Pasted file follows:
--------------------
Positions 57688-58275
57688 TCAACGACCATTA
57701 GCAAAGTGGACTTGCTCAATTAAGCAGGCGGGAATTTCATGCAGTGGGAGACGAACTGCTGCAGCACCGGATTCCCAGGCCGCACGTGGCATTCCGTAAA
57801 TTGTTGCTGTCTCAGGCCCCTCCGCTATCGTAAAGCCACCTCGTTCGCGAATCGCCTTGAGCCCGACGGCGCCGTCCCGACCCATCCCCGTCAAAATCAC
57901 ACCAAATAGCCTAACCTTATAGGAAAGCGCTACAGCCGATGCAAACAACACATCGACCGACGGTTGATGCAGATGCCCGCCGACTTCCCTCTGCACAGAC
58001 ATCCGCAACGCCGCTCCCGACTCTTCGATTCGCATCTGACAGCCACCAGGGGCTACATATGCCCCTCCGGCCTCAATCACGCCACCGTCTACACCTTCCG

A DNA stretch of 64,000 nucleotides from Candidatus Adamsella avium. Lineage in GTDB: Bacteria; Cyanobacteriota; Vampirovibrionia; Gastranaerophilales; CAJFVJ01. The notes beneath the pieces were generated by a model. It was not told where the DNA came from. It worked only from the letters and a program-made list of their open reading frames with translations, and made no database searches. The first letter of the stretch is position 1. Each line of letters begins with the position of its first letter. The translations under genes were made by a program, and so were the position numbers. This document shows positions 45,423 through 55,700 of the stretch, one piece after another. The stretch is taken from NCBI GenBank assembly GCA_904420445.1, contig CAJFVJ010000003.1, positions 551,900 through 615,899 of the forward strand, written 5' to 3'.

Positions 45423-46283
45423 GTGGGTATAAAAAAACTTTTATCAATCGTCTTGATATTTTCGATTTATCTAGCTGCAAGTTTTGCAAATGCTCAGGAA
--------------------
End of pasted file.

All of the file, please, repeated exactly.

Positions 57688-58275
57688 TCAACGACCATTA
57701 GCAAAGTGGACTTGCTCAATTAAGCAGGCGGGAATTTCATGCAGTGGGAGACGAACTGCTGCAGCACCGGATTCCCAGGCCGCACGTGGCATTCCGTAAA
57801 TTGTTGCTGTCTCAGGCCCCTCCGCTATCGTAAAGCCACCTCGTTCGCGAATCGCCTTGAGCCCGACGGCGCCGTCCCGACCCATCCCCGTCAAAATCAC
57901 ACCAAATAGCCTAACCTTATAGGAAAGCGCTACAGCCGATGCAAACAACACATCGACCGACGGTTGATGCAGATGCCCGCCGACTTCCCTCTGCACAGAC
58001 ATCCGCAACGCCGCTCCCGACTCTTCGATTCGCATCTGACAGCCACCAGGGGCTACATATGCCCCTCCGGCCTCAATCACGCCACCGTCTACACCTTCCG

A DNA stretch of 64,000 nucleotides from Candidatus Adamsella avium. Lineage in GTDB: Bacteria; Cyanobacteriota; Vampirovibrionia; Gastranaerophilales; CAJFVJ01. The notes beneath the pieces were generated by a model. It was not told where the DNA came from. It worked only from the letters and a program-made list of their open reading frames with translations, and made no database searches. The first letter of the stretch is position 1. Each line of letters begins with the position of its first letter. The translations under genes were made by a program, and so were the position numbers. This document shows positions 45,423 through 55,700 of the stretch, one piece after another. The stretch is taken from NCBI GenBank assembly GCA_904420445.1, contig CAJFVJ010000003.1, positions 551,900 through 615,899 of the forward strand, written 5' to 3'.

Positions 45423-46283
45423 GTGGGTATAAAAAAACTTTTATCAATCGTCTTGATATTTTCGATTTATCTAGCTGCAAGTTTTGCAAATGCTCAGGAA